This month’s destination: Sharaito-no-taki, near Kawaguchi-ko
The Most Refreshing Waterfall in the World
🧊Just looking at pictures of this astonishing waterfall is enough to beat the summer heat, and being surrounded by its 180° music is one of life’s truly sublime moments. This natural wonder is beautiful in every season—in the summertime, when the June monsoon sends cascades of rainwater coursing into its grotto, but even more so in drier months, when the rivulets thin to the “white threads” it’s named for.
And finally, a few moments of the actual experience, for your relaxation pleasure!
Here’s where the Shiraito-no-taki waterfall is:
Here’s how to get to Shiraito-no-taki Falls from Shinagawa Station in Tokyo:
To be honest, I would not go all the way to Mt. Fuji just to see this waterfall, but there are lots of other great things to see in the area, and lovely inns to stay at. It’s easier and fastest to get to the falls by car, but if you want to take the train, here’s how you do it:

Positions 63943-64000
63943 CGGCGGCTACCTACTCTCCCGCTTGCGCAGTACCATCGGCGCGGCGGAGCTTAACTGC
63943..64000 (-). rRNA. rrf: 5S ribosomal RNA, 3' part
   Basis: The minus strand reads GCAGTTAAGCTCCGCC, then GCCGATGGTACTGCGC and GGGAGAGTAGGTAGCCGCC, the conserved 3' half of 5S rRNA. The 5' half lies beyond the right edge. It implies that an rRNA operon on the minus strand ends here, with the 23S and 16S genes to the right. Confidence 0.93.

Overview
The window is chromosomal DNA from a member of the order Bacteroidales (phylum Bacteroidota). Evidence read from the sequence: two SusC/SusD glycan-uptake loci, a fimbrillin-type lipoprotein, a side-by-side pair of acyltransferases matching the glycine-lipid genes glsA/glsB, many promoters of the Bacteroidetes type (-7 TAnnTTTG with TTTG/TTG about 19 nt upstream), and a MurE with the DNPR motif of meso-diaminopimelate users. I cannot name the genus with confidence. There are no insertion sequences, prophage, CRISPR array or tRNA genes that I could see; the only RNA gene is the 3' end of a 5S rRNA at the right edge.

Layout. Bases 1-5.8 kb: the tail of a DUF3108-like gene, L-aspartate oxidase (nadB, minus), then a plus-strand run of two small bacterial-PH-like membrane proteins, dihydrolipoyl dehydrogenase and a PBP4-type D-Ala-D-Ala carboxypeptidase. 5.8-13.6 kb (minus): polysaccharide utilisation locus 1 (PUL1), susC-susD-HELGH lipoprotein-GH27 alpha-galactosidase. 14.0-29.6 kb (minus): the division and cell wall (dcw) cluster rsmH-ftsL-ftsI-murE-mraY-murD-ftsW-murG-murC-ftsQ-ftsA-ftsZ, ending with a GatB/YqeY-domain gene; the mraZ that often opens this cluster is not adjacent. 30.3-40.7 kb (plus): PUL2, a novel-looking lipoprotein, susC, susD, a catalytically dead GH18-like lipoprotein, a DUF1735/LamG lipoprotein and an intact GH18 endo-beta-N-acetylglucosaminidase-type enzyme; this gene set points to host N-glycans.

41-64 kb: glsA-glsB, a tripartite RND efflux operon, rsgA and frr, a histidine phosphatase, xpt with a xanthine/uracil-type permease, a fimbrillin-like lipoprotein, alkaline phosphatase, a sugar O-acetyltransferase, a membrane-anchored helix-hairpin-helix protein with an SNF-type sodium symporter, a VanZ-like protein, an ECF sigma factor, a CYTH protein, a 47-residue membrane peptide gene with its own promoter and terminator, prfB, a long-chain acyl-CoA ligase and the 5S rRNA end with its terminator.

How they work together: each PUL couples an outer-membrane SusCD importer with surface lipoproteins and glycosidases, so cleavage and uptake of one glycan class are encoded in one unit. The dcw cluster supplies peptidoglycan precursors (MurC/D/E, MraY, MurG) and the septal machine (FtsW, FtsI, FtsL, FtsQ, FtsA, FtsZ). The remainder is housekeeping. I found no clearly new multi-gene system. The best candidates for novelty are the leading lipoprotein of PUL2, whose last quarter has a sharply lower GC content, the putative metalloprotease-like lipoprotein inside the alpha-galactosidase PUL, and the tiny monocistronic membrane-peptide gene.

From outside of Fujinomiya Station, you can take a bus that goes to Shiraito-no-taki waterfall every 30 minutes to an hour (depending on the time of day), and it takes about 30 minutes to get there.
When you get off the bus, follow the signs to the trail leading to the falls. Walk past the shops selling souvenirs and ice cream, past Otodome Falls, and you’ll soon be at the overlook where you can see Shiraito-no-miya Falls. Then entire walk to the falls takes less than 20 minutes. Admission is free.
I used the Japan Navigation phone app to figure out this route, and you can easily use it too, when your actual date and departure time. It’s also good for finding the easiest way to get to Gyōda from where you’re staying. Here’s where to get the app and how to use it and here’s where to buy a Japanese transit card and how to use it. (I searched the route from Shinjuku Station, because it’s huge and central, but you might find a closer place to catch the Shonan-Shinjuku Line, if you search from where you’re staying.)
If you love a good read, you might enjoy The Last Tea Bowl Thief too
“Patrick’s keen eye for the telling detail reveals her great love for and knowledge of Japan. A great read!” —Liza Dalby, author of Geisha and The Tale of Murasaki